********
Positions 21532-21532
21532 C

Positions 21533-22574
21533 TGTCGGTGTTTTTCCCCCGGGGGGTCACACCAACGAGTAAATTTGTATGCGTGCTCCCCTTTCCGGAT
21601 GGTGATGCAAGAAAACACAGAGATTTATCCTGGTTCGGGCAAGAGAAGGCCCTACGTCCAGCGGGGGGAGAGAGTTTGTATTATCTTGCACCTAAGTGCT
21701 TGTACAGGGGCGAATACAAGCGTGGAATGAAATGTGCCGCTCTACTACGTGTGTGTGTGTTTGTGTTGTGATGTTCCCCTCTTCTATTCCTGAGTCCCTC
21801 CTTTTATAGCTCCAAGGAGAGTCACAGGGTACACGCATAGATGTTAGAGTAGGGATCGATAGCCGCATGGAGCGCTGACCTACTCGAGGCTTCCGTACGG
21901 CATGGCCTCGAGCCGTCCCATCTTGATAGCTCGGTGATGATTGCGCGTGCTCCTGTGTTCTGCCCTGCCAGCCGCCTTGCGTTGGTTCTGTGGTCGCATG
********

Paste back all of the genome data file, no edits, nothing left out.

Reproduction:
Positions 21532-21532
21532 C

Positions 21533-22574
21533 TGTCGGTGTTTTTCCCCCGGGGGGTCACACCAACGAGTAAATTTGTATGCGTGCTCCCCTTTCCGGAT
21601 GGTGATGCAAGAAAACACAGAGATTTATCCTGGTTCGGGCAAGAGAAGGCCCTACGTCCAGCGGGGGGAGAGAGTTTGTATTATCTTGCACCTAAGTGCT
21701 TGTACAGGGGCGAATACAAGCGTGGAATGAAATGTGCCGCTCTACTACGTGTGTGTGTGTTTGTGTTGTGATGTTCCCCTCTTCTATTCCTGAGTCCCTC
21801 CTTTTATAGCTCCAAGGAGAGTCACAGGGTACACGCATAGATGTTAGAGTAGGGATCGATAGCCGCATGGAGCGCTGACCTACTCGAGGCTTCCGTACGG
21901 CATGGCCTCGAGCCGTCCCATCTTGATAGCTCGGTGATGATTGCGCGTGCTCCTGTGTTCTGCCCTGCCAGCCGCCTTGCGTTGGTTCTGTGGTCGCATG